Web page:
The most recent updates to Building Regulations in England & Wales were announced in December 2021. Those updates came into force in June 2022, although the 12 month leeway for projects already underway means that they are only now starting to impact new projects.
Approved Document F : Ventilation
Approved Document L – Conservation of Fuel and Power
Approved Document O – Mitigating Overheating
To cover the changes and what it means for architects, builders and homeowners selecting glazed doors for their projects we have written three blogs, each covering the relevant Approved Document in detail.
Approved Document L – Conservation of fuel and power
>> Download Building Regulations Approved Document L
The headline figure for self-builders is that newly constructed homes must reduce carbon emissions by at least 31% with the expectation that further reductions will be implemented as the government introduces the Future Homes Standard and Future Buildings Standard – currently planned for 2025.
Domestic energy usage in the UK
Figures from the Department for Business, Energy & Industrial Strategy suggest that domestic heating and power consumption accounts for around 40% off all energy use in the UK and whilst improving the performance of newly built houses will have an impact, it seems clear that this alone won’t help the UK reach its zero carbon goal.
The most talked about element of the revised Building Regulations is the enhanced energy efficiency standards required under Part L1A (predominantly residential new-builds) and Part L1B (predominantly extensions and renovations to existing homes).
Glazing specification to meet Approved Document L
With glazing in mind, there has been a reduction in the U-values required for doors, down from 1.8 W/m²K to 1.4 W/m²K on extension and renovation projects. For new-build homes the Part L1A offers slightly more flexibility as the doors are included as part of an overall building calculation, so whilst a nominal figure of 1.2 W/m²K is included within Approved Document L, doors can achieve 1.4 W/m²K if additional thermal efficiency measures are taken elsewhere on the project.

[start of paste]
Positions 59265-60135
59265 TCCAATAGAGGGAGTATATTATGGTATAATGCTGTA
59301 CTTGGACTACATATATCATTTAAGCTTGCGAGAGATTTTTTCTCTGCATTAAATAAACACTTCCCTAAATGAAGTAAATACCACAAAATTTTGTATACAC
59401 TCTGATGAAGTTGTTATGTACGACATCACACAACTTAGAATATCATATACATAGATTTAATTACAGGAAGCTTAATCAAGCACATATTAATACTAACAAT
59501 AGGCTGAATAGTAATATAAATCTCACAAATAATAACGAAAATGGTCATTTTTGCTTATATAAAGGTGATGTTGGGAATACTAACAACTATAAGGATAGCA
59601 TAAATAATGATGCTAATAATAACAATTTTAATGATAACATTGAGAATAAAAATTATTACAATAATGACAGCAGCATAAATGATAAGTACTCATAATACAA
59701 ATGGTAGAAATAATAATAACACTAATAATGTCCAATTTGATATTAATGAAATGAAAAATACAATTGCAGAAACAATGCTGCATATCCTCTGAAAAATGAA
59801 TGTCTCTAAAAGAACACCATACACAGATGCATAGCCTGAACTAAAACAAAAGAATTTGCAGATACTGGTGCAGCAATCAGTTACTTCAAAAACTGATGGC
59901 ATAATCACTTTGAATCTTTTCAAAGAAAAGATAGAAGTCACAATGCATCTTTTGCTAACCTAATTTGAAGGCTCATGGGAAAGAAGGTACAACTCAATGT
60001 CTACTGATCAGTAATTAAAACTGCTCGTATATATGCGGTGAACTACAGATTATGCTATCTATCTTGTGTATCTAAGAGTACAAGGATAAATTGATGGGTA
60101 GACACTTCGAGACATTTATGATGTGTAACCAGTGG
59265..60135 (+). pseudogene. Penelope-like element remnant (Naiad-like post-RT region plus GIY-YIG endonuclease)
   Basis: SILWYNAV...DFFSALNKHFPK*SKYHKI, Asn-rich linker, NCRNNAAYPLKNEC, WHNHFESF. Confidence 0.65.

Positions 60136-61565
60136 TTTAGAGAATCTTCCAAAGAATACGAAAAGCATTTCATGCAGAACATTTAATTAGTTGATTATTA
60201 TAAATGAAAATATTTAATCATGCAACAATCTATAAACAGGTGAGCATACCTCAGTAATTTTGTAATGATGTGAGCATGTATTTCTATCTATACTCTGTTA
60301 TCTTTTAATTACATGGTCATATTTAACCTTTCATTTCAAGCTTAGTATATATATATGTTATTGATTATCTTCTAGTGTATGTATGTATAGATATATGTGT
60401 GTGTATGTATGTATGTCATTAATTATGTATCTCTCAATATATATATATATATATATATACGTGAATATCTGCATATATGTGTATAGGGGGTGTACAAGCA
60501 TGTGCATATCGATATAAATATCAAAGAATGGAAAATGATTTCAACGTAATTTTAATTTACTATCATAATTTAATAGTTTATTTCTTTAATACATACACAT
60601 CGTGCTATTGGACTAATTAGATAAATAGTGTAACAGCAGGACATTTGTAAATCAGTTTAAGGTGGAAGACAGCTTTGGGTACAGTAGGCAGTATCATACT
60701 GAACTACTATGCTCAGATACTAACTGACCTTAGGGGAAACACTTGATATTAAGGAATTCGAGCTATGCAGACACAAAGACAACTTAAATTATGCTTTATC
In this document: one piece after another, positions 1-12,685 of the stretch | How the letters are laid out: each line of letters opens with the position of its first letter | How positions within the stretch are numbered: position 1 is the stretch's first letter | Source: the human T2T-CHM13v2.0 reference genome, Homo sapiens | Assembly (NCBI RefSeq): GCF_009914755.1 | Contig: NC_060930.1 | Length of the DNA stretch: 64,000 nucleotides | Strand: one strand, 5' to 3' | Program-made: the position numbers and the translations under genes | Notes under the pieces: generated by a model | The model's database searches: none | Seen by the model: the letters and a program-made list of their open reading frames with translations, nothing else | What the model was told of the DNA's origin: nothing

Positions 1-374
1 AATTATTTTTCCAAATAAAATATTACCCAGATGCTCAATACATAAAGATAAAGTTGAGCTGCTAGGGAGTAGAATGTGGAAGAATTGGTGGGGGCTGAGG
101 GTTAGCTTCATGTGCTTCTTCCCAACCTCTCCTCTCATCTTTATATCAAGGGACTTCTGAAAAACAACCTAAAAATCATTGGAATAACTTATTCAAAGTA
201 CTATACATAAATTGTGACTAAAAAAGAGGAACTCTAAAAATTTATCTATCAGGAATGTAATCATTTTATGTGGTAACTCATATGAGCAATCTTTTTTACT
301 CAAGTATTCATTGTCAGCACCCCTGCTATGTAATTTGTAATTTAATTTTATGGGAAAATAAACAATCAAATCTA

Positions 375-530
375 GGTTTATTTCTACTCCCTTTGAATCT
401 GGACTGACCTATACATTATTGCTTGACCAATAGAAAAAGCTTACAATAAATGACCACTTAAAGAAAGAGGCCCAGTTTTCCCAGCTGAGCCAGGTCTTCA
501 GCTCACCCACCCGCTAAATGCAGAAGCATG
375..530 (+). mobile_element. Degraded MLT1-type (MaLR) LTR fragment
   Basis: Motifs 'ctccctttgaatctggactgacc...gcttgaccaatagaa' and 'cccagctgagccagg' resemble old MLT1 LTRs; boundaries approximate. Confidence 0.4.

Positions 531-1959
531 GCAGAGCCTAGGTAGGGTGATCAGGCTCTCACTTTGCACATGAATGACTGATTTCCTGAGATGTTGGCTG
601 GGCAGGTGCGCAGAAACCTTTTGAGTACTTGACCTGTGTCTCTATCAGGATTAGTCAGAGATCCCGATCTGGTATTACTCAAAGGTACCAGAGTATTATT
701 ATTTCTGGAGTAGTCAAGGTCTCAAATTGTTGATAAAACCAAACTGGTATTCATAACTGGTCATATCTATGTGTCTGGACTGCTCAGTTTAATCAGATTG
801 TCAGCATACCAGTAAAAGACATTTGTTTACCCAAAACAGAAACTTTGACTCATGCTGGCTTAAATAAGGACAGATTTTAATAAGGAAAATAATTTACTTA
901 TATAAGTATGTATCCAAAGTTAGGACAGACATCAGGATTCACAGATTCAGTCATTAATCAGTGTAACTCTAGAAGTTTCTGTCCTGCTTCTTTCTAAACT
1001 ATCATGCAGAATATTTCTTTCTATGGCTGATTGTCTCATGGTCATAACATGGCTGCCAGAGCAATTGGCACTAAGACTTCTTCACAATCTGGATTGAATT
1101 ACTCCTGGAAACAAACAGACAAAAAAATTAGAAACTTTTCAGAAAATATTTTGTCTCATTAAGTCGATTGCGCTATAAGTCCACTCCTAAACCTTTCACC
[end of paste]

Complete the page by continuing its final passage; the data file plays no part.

One key element to glazed door design that has changed in recent years is how the overall U-value of a system is calculated. Previously only the visible elements of the frame were included within the calculation so if you recessed the outer frames into the walls you were able to claim an improved thermal performance. That is now no longer acceptable; the entire frame of the system has to be included which has caused some products on the market significant issues because, typically, the outer frame of the system has been the least thermally efficient element of the whole door system.
How IDSystems doors perform
From an IDSystems perspective this hasn’t impacted the performance of our doors, we have always calculated the true U-value of the system so the figures you see for our aluminium sliding doors, bifold doors and slide & turn doors already include the outer frames in those performance standards.
It is also worth noting that some inferior glazed door systems that have poor thermal performance are using Door Energy Ratings (DER) as a method to comply. This allows the solar gain through the door to compensate for the heat loss through the door, however with the restrictions on the amount of solar gain allowed under Approved Document O, this is unlikely to be a suitable option for most projects.
Future homes standards
Whilst the thermal efficiency performance standards have increased with the latest change to Building Regulations, the performance figures that are likely to be required to meet the Future Homes Standards in 2025 will be even tighter. For systems like the SUNFLEX SF75eco bifold doors this isn’t an issue because it already can achieve Passivhaus standards of performance – with U-values from just 0.8 W/m²K.